California Considering A Ban On Gas-Powered Cars
Gasoline- and diesel-burning vehicles might become a thing of the past in California if Gov. Jerry Brown has his way.
Brown is considering a ban on the sale of new internal combustion engine vehicles in the Golden State.
“To reach the ambitious levels of reduction in greenhouse gas emissions, we have to pretty much replace all combustion with some form of renewable energy by 2040 or 2050,” Mary Nichols, the chairwoman of the California Air Resources Board, told Bloomberg Friday.
Nichols revealed that Brown is interested in such a ban.
“I’ve gotten messages from the governor asking, ‘Why haven’t we done something already?’” Nichols said, referencing a plan by China to phase out cars that run on gas. “The governor has certainly indicated an interest in why China can do this and not California.”
In addition to China, the United Kingdom and France are moving to implement such bans. China’s vice minister of industry and information technology, Xin Guobin, revealed Sept. 9 that such a ban was in the works. The Chinese want to prohibit the sale of all new vehicles powered by gasoline or diesel fuel; older cars could remain on the road until they wear out.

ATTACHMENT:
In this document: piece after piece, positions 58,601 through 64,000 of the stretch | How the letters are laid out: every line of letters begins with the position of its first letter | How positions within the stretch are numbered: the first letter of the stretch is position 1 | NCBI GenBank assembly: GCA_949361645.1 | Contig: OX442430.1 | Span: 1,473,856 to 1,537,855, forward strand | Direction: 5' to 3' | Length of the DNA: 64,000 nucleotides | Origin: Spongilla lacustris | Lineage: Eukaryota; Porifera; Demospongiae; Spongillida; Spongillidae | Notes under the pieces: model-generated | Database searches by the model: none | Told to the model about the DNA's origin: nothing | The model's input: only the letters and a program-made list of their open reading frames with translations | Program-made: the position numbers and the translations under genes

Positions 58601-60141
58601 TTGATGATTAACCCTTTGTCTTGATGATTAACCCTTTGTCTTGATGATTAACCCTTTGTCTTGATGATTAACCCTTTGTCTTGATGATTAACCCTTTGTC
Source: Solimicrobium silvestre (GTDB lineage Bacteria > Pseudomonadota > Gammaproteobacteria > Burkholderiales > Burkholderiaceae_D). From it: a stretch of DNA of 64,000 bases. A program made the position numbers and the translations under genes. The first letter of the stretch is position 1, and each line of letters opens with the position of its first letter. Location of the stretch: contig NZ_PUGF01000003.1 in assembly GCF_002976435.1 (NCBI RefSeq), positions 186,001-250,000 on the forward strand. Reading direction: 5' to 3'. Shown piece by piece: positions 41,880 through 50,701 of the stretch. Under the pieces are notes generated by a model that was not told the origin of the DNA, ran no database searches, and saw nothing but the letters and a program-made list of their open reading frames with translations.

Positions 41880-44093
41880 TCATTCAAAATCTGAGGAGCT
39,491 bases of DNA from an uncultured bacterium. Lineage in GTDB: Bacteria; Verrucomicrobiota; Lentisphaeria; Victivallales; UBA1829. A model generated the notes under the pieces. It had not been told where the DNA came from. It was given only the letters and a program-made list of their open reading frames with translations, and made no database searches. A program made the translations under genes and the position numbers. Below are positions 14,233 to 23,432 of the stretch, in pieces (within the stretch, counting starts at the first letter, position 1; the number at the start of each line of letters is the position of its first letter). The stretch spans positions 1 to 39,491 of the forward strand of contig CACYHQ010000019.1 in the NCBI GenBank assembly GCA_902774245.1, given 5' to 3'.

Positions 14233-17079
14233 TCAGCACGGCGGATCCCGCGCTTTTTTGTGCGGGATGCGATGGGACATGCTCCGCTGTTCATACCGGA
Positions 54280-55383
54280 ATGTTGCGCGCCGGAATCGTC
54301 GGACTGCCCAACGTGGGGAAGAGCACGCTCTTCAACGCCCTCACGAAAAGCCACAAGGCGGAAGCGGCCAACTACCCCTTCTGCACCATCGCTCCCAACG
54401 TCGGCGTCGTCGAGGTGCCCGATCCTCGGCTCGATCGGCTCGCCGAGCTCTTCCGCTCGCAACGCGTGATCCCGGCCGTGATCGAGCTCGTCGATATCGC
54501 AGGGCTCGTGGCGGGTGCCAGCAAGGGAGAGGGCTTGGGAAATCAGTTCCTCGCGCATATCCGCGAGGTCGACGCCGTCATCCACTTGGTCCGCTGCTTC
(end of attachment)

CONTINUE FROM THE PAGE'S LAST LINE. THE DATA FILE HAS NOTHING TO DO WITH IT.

China followed the lead of the United Kingdom, where that government wants to ban the sale of new gas and diesel powered cars by 2040, and France, which is working on a similar ban. The French government has already banned many older gasoline and diesel cars from Paris in an effort to combat pollution.
Governments in Germany, India and Saudi Arabia also have investigated the possibility of banning gasoline vehicles.
The auto industry is taking such threats very seriously. Ford, Mercedes, Toyota, Nissan, Mini, BMW, Jaguar, and even Maserati have announced plans for new electric vehicles. Tesla and Cummins have revealed plans for electric semi-trucks, and UPS is testing electric delivery trucks built by Mercedes’s parent, Daimler.
“There are people who believe, including who work for me, that you could stop all sales of new internal-combustion cars by 2030,” Nichols said. “Some people say 2035; some people say 2040. It’s awfully hard to predict any of that with precision, but it doesn’t appear to be out of the question.”
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